Christian Masucci Facchini (Refugee), Emma MacNeil (Controller), Maria Milenic (Minskwoman),Colin MacKey (Minskman), Elena Howard-Scott (Tina), Ross Mortimer (Bill), Alexa Frankian (Older Woman), Hannah Crawford (Stewardess), Simon Gidora (Steward), Ben Loyst (Immigration Officer), Nicholas Kiuftinger (Baggage Carrier 1), Jeffrey Liu (Baggage Carrier 2); Royal Conservatory Orchestra, Gordon Gerrard, conductor; Anna Theodosakis, director; Michelle Tracey, set & costume designer. Koerner Hall, March 17, 2023.
Since its premiere at the Glyndebourne Festival in 1999, Flight has become the most popular works among the prodigious output of British composer Jonathan Dove. It has received some two dozen productions in European houses the likes of Netherlands Reisopera, Vlaamse Opera (Belgium), Oper Leipzig, Scottish Opera, as well as Boston, Des Moines, Utah, Seattle and Dallas on this side of the pond.
Canada is a bit of a Johnny-come-lately when it comes to this opera. Flight finally received its Canadian premiere at the Pacific Opera Victoria, just before the Pandemic hit in March 2020. The Toronto premiere took place last week at Koerner Hall for two performances, presented by the Royal Conservatory of Music/Glenn Gould School as its spring offering.
My previous exposure to Jonathan Dove was his Mansfield Park, staged by the University of Toronto Opera in early March 2020, just before COVID-19 put all in-person concerts to a grinding halt. To my eyes and ears, Flight is an altogether stronger work musically and makes for good theatre, given its more contemporary resonance. I attended the second of two performances, where an enthusiastic audience gave the cast and crew a resounding ovation at the end.
Dove and his librettist April De Angelis draw their inspiration from the true story of Mehran Karimi Nasseri, an Iranian refugee who made headlines by living in the Charles de Gaulle Airport in Paris for an unbelievable 18 years. He was allowed to stay in the terminal but was unable to leave the airport. He ultimately died of a heart attack at the airport just this past November, at age 77.
While the refugee character is front and centre, Flight is very much an ensemble work, populated by no fewer than ten finely drawn personalities. The story details all the goings on when they are stuck at the departure lounge due to a storm. It makes for a treasure trove of character studies. Among them are two couples — Tina and Bill, hoping their holiday will rekindle their love for each other; the other couple is simply known as Minskman and Minskwoman, a diplomat going to his new post with his heavily pregnant and reluctant wife, who’s afraid to fly. For good reason — she gives birth right in the terminal.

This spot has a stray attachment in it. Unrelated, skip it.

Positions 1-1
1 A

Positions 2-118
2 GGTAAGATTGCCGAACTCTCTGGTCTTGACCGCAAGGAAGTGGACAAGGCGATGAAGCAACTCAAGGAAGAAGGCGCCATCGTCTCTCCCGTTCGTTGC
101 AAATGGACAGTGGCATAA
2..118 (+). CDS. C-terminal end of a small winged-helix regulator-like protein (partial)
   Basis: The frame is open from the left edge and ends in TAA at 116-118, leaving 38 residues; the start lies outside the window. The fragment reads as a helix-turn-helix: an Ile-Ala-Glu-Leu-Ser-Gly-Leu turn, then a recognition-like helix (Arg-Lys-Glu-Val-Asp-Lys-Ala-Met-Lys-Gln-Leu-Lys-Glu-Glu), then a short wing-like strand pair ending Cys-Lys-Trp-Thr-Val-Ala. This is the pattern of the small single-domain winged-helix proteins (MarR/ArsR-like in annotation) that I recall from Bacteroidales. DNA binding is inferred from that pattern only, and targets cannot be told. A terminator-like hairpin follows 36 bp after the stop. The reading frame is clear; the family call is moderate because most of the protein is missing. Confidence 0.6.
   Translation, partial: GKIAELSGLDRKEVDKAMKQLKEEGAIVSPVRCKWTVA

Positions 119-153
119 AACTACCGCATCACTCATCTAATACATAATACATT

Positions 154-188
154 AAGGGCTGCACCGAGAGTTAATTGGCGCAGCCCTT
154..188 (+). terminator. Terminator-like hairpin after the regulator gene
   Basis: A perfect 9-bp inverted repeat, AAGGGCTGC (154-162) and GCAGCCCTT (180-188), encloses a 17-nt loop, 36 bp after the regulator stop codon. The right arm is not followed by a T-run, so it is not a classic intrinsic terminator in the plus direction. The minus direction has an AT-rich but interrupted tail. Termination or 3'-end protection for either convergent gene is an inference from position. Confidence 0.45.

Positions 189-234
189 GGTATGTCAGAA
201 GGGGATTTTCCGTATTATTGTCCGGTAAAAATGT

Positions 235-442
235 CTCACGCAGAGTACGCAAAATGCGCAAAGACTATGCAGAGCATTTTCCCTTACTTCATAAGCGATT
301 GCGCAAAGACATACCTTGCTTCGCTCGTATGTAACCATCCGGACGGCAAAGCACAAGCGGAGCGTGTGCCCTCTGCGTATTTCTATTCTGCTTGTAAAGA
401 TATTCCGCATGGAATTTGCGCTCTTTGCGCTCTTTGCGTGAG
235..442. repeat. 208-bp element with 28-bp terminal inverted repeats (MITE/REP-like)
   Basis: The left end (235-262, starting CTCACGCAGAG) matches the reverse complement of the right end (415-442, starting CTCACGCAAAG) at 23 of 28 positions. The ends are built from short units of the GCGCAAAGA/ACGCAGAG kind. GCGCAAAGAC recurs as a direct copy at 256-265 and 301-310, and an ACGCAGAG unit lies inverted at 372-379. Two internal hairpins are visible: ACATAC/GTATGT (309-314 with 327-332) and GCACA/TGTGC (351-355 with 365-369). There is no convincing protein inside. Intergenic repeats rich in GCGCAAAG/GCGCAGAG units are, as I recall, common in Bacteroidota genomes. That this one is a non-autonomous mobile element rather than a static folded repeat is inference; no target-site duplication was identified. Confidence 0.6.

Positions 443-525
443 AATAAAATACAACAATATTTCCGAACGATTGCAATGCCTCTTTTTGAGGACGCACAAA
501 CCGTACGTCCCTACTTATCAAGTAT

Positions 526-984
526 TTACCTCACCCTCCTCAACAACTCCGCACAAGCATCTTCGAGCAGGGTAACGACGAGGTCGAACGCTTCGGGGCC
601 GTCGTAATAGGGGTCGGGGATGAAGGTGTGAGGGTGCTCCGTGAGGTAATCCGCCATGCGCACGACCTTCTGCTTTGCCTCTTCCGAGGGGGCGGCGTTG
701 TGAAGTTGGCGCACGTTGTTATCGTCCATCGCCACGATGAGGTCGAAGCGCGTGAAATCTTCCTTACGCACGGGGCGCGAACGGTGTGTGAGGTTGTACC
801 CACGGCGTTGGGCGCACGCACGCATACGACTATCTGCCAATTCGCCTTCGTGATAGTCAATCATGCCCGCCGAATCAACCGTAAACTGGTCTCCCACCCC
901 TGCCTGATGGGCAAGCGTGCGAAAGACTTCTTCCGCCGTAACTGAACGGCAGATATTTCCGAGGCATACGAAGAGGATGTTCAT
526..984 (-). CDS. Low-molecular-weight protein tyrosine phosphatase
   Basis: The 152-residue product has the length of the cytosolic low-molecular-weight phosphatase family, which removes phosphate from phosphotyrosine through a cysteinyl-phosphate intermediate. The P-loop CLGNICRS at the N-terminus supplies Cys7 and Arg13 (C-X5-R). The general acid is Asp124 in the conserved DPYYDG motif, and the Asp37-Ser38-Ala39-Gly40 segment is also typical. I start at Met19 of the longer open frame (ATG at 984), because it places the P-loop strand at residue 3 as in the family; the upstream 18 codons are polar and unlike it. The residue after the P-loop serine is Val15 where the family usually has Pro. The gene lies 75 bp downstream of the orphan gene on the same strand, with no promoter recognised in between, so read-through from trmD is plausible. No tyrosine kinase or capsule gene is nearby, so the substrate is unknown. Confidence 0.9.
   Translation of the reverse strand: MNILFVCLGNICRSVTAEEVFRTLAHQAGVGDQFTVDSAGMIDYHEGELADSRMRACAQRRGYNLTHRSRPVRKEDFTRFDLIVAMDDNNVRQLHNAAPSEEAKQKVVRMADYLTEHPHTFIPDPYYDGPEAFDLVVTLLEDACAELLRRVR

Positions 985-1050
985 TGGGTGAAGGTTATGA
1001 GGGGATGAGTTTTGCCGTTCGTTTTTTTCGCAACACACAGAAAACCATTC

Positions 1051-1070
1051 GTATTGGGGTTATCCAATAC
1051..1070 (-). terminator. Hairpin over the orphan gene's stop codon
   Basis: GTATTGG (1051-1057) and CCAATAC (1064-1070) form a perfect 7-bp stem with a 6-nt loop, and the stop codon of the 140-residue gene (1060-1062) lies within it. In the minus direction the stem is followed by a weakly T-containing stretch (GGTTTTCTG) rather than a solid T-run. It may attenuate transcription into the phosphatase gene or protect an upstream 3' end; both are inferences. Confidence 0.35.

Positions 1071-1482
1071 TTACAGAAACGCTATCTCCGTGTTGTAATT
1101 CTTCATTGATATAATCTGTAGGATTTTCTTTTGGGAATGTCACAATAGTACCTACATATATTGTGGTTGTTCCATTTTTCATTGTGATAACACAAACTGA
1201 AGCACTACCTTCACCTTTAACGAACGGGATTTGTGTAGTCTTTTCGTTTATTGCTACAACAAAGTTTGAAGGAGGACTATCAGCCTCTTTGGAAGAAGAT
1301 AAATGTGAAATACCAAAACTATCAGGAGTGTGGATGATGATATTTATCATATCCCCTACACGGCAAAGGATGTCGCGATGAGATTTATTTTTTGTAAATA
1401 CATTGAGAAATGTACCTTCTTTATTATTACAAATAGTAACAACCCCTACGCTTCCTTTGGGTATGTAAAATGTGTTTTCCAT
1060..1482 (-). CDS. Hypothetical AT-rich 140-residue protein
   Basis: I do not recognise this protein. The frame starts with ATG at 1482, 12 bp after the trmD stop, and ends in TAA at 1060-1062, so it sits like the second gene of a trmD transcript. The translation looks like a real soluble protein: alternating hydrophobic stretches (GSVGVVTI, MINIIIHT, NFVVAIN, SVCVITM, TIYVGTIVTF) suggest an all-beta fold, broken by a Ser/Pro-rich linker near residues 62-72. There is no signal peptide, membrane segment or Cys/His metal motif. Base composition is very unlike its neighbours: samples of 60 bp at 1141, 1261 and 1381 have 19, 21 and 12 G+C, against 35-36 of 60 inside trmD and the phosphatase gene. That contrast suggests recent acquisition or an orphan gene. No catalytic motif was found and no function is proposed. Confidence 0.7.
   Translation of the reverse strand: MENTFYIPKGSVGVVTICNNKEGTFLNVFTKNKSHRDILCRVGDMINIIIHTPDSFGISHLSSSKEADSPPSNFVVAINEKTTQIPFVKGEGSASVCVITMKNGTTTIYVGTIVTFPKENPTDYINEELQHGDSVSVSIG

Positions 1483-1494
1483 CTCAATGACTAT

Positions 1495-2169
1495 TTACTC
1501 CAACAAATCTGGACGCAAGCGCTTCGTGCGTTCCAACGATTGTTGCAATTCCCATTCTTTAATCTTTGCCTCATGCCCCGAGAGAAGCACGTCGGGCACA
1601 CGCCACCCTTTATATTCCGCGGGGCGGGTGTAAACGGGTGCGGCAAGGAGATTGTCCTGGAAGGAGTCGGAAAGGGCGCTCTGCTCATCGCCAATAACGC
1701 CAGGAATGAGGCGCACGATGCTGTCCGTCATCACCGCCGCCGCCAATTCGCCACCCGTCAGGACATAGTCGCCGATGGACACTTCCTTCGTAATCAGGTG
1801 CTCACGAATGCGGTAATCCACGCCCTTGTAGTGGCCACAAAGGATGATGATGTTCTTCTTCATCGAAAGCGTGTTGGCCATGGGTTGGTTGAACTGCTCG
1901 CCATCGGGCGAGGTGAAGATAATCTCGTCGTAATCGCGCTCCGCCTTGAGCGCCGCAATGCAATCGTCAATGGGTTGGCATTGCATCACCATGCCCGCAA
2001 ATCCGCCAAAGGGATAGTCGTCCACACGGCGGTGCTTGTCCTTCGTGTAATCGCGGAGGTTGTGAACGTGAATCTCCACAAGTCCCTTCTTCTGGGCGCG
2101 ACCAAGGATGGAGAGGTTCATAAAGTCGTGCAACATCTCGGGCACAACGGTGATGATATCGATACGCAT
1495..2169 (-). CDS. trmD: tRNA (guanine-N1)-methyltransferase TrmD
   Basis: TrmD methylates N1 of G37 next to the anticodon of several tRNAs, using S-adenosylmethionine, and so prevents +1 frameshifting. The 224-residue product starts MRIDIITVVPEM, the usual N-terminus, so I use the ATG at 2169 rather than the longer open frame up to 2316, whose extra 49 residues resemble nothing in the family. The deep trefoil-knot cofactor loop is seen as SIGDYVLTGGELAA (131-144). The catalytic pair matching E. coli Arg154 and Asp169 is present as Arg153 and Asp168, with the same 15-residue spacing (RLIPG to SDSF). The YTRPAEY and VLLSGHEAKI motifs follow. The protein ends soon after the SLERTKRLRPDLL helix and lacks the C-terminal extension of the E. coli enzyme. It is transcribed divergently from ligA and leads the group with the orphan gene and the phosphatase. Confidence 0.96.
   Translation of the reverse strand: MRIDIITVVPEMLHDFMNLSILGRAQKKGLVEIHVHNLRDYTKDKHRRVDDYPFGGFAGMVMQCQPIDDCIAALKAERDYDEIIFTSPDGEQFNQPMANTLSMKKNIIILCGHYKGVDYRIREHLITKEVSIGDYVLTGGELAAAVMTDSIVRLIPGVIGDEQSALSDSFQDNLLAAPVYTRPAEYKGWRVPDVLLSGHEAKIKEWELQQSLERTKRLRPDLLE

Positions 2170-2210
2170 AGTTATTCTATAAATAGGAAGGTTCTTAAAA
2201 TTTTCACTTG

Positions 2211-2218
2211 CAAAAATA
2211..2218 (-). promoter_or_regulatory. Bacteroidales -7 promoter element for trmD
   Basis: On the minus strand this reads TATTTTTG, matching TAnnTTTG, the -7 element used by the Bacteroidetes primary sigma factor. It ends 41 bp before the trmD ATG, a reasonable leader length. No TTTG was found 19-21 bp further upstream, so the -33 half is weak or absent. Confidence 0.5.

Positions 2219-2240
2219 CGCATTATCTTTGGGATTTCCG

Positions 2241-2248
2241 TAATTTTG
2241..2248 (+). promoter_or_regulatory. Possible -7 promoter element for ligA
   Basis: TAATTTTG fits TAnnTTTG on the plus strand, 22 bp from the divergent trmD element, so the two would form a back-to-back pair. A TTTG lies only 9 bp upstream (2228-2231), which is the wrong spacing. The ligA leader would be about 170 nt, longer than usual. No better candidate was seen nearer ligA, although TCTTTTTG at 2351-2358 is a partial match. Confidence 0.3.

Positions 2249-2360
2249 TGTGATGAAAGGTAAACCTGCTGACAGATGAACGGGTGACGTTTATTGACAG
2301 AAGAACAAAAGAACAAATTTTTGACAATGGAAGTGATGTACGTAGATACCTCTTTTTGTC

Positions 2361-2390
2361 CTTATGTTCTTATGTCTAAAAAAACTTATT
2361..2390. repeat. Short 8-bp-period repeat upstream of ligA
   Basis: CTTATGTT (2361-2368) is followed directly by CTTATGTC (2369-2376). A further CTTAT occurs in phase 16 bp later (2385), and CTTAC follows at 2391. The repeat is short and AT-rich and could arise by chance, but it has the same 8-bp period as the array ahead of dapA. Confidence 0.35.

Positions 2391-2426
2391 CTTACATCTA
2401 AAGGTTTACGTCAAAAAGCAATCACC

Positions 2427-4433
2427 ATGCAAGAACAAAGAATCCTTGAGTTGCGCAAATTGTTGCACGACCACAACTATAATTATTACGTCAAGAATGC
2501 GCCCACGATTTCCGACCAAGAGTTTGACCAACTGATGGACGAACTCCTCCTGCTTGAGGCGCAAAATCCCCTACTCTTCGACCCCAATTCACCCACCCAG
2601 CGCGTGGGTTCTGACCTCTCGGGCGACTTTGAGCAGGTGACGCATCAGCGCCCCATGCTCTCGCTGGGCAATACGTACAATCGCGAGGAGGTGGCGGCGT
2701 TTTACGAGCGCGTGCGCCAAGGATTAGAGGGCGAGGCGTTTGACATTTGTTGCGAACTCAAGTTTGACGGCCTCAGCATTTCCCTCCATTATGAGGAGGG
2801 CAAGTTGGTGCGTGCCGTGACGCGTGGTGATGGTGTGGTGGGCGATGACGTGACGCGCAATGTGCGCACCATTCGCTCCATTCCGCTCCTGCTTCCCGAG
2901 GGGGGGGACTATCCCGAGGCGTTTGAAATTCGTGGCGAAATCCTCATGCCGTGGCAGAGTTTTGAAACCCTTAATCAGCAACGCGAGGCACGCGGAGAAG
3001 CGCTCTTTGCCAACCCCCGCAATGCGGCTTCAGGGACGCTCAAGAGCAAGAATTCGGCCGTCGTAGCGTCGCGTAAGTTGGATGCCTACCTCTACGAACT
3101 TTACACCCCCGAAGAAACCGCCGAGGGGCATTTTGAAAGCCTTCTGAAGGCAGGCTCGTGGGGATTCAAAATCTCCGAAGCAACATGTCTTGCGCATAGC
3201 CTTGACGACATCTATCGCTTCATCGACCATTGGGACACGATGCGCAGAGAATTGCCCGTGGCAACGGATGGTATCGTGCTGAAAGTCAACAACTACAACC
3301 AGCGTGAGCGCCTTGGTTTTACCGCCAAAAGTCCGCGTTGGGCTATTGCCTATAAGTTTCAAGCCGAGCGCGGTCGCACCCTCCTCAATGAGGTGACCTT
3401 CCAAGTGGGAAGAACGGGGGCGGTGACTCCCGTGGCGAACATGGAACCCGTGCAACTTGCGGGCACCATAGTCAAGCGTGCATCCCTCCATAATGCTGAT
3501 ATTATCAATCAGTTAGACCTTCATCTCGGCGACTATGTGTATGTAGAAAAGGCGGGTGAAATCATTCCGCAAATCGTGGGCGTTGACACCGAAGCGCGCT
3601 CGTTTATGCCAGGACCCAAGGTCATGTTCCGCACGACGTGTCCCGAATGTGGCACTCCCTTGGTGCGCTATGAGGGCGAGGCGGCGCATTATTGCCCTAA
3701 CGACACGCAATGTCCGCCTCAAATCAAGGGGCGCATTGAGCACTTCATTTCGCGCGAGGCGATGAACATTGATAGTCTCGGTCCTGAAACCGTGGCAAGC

Then there’s the Older Woman, waiting in vain for her young lover to show up. And what’s an airport without a steward and stewardess? We are given an amoral couple ready to go at it at the drop of a hat. This motley crew is overseen by the airport Controller, here scored for a coloratura soprano with music that goes up to an incredible F-sharp above high C — that’s higher than Queen of the Night, folks! No matter, soprano Emma MacNeil was up to the task, and so was the rest of the talented RCM cast.
While the Koerner Hall stage really isn’t designed for staged opera, the space proved perfect as an airport departure lounge, here given a simple yet highly effective design by Michelle Tracey. The Royal Conservatory Orchestra is deftly led by guest conductor Gordon Gerrard. Flight is a full-length piece with three acts, here performed with a single intermission between acts 2 and 3.
Despite a fundamentally dark story, Flight is a comedy, rather surprisingly, even improbably. To be honest, it’s not easy to find humour in a plot that includes a desperate refugee trying to evade the immigration officer, two unhappy couples, plus the story of an escapee falling to his death from a wheel well of a plane in the air. No matter, in Dove’s single-minded vision, it somehow worked, especially if you buy into his concept.
Jonathan Dove’s score is tonal and accessible — and enjoyable, with actual arias, but never old-fashioned. Some of the orchestration is quite heavy. Yet the voices came through better than I had expected. I heard on good authority later that there was discreet use of amplification. No wonder at one point, when the Controller was reaching for her stratospheric top notes, the sound technician likely got carried away and my ears were ringing!
Amplification or not, the talented RCM cast offered fresh, beautiful voices and total dramatic commitment. There was not a weak link in the cast. Particularly noteworthy was countertenor Christian Masucci Facchini as the Refugee. I recall his impressive Rinaldo a year ago at the RCM production of the Handel opera. High soprano Emma MacNeil was terrific as the Controller, with the most music to sing. Mezzo Maria Milenic was excellent as the Minskwoman, well partnered by Colin Mackey as her husband.
Not to be outdone, Elena Howard-Scott and Ross Mortimer made a droll husband and wife team. Hannah Crawford and Simon Gidora were hilarious as the flight attendants. It can’t be easy for a young artist to play an older woman, but Alexa Franklin was entirely convincing — and I mean that in a good way. This was the first time I experienced the conducting of Gordon Gerrard, music director of the Regina Symphony Orchestra. He led the RCM forces in a well paced and assured reading of the striking score.
All in all, a most enjoyable evening at the opera.
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